Therapy vs. Pharma Smackdown

General Idea, One Day of AZT/One Year of AZT, the Power Plant Gallery, Toronto,

My kid has been sick this week so sorry in advance for "phoning it in" on this post. I've collected a few good articles for any therapist concerned about the ever-growing medicalization of mental health.

Psychiatry at War with Itself

By the way, Jules Evans over at the Politics of Well Being has an excellent blog. The writing is creative, cogent and fascinatingly interdisciplinary. I could eat up with a spoon -- Love it. I got lost (in more ways than one) on the site for hours last night.

Talk Doesn't Pay, So Psychiatry Turns Instead to Drug Therapy

This N.Y. Times article caught my eye today while standing in line at the coffee shop. It gives a solid "day in the life" picture of a contemporary private practice pyschiatrist.

Disclosure? It's Not Good Enough

In case you hadn't noticed already, I'm a huge fan of Dan Ariely. In this post he talks about how doctors say they are not influenced by Big Pharma support, however, they most certainly are. Every week the site has a new research survey, so hop on over and take it!

Big Pharma Is Spending Big Bucks Hoping That You Have Fibromyalgia

Alternet calls to task the heartless marketing machine of Big Pharma.

PBS Frontline: The Medicated Child

A short documentary on the 4,000% increase in bi-polar diagnoses in children.

Read all that?

Good. Now please pass the Soma, I'm cranky about thisĀ Brave New World.



What I find so disturbing about this whole thing is that the DSM and its accompanying pharmaceutical prescriptions are being pushed as the one-and-only paradigm in which to view/diagnose/treat mental illness. I have many problems with the DSM, but primarily with how it narrows the spectrum of what normal or acceptable behaviour is, and the whopping numbers of people who are given inaccurate diagnoses because to receive treatment they have to be diagnosed with something. I can't count how many people I've seen who had been labelled with really serious mental illness, who were really just struggling with really difficult life experiences. I guess it's easier to see the problem as intrinsic to the person instead of looking at what might be happening in their life to create/sustain distress, which tends to be much more difficult to address.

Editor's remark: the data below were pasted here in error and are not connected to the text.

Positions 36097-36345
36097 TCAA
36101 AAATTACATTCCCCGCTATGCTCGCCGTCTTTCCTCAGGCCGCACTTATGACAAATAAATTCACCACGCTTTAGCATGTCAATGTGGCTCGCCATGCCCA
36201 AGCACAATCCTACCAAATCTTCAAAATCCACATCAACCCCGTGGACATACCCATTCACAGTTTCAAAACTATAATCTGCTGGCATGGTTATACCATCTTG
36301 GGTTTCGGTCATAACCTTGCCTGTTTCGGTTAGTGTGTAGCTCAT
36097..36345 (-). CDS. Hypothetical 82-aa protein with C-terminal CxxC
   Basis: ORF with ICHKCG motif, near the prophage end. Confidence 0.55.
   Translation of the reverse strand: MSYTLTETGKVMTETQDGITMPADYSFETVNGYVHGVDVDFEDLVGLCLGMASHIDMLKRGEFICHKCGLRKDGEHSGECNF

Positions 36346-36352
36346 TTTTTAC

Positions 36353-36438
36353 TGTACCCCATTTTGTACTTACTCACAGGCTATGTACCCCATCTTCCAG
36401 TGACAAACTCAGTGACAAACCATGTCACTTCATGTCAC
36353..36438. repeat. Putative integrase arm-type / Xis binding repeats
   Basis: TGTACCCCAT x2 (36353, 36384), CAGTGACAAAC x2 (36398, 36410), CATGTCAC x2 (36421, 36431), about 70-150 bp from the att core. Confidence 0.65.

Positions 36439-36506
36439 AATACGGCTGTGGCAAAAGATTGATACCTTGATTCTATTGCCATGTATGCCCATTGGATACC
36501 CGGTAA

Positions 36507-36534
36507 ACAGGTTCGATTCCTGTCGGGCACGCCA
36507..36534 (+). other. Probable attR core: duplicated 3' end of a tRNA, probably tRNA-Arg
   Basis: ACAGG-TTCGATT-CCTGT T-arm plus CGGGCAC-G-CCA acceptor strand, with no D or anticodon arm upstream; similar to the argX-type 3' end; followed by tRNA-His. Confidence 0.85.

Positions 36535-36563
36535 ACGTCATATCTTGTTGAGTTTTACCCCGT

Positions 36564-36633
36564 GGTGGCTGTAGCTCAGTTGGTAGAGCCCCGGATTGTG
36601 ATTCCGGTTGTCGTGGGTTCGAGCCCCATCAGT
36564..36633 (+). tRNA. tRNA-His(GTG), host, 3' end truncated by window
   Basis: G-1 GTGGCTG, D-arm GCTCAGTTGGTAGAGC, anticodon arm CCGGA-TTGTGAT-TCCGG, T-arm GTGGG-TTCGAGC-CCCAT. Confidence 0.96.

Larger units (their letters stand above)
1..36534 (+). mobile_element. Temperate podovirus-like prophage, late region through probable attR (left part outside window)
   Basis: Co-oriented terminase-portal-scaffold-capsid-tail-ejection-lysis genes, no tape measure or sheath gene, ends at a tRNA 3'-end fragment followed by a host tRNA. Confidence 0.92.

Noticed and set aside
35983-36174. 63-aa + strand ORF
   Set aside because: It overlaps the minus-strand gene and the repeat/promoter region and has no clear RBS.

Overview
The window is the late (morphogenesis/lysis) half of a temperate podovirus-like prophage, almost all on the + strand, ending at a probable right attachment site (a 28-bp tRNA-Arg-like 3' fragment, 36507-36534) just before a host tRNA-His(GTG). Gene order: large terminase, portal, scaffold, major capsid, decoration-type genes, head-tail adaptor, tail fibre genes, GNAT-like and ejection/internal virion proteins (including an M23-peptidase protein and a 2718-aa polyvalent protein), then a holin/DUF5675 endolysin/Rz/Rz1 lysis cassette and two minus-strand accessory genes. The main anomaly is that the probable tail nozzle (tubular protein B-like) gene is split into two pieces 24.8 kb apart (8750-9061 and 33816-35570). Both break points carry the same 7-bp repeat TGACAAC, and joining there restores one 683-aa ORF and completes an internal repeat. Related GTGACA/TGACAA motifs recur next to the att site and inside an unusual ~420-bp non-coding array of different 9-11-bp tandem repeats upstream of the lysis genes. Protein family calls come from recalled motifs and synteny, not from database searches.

That said, I also have trouble with how polarized this debate had become, because while I do agree that our population is wildly overmedicated, I think meds can be really useful in certain situations. All the research I've read on depression, for instance, indicates that the best treatment includes the combination of both medication and talk therapy- not one or the other. Sometimes meds are the best way to get stable, making therapy possible.

The above articles paint a pretty grim picture! I think there are lots of folks in mental health working outside the box, though, and trying to help clients take the paradigm apart a little, framing any treatment up in terms of whether it's helping them get where they want to go.

leigh's picture

Great points, Heather!
Having been treated in my teens twice for depression; once with just psychotherapy and then again with a combo of drugs and CBT, I can say that the second method worked much better than just talk therapy alone. But I wasn't treated with any of the expensive "sexy" mood drugs out there - just a year of plain old Nortriptyline paired with cognitive behavioral therapy.